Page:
As the business class in Uganda, Indians controlled most of the wealth, excluding Africans from the economic structure. (187) Mehta’s essay offers an interpretation that depends on a sensitive reading of Mina’s family as a particular instance of the migrant experience that exposes the contradictions of such a position. Whatever the facts of economic exploitation in the relations between Indians and black Ugandans might have been, Amin’s propaganda sought to guarantee their truth through recourse to sexual politics.

According to this conflated logic, the proof of economic exploitation is to be found in marriage practices. If women are privileged cultural markers, then the presence or absence of access to them through marriage, according to Amin’s disturbing logic, reveals the degree to which economic wealth has been shared. In such an equation, according to Amin, since Indian daughters have not been shared, economic wealth has not been shared fairly either. The question that remains, however, is who is it that has not shared the Indian women living in Uganda? The question is one that is, as well, familiar.

The figure of the Indian woman that Amin invokes in his rhetoric is defined by access to her. In Aziz’s nationalist rhetoric, the power gained by manipulating access to the Indian woman was a way to consolidate power between the men who controlled the nationalist project. What Amin protests is the success with which Indian men have controlled access to Indian women, which in the Ugandan context has meant that they “do not let their daughters marry Africans. ” Indian women serve as boundary markers. Amin’s rhetoric clearly points to its significance as the mark of entry into a culture.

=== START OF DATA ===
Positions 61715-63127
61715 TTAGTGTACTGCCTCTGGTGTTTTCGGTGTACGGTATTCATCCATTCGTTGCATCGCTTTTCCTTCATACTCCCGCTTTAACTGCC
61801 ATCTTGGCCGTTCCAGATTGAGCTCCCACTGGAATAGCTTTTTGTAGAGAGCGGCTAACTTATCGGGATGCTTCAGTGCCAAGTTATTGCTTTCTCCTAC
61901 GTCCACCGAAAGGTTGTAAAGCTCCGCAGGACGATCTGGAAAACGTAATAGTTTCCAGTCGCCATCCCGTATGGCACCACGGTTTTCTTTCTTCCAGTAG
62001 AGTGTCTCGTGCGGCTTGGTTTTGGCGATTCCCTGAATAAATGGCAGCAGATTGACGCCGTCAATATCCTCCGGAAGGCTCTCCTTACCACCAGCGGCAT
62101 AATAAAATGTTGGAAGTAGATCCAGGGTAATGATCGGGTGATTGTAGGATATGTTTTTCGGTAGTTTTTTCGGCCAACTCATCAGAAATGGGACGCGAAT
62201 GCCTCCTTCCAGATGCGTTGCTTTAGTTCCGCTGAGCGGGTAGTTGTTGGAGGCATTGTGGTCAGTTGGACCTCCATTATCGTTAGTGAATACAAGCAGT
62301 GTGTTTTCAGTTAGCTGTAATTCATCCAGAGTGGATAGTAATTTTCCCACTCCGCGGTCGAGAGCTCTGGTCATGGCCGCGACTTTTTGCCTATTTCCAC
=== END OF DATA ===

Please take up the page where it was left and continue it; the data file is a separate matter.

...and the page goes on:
Accordingly, the absence of sex—or sexual exchange—signifies a stubborn refusal at assimilation. The proximity of Idi-Amin’s line that Indians “have refused to let their daughters marry Africans” to Anil’s declaration that Demetrius had “better leave our women alone” deserves attention, since what comes between the delivery of each is the image of Mina and Demetrius together. In both cases, the sexual propriety of Indian women is represented to guarantee the racial and economic separation between Africans and Indians in Uganda as well as between Indian immigrants and African-Americans in the US.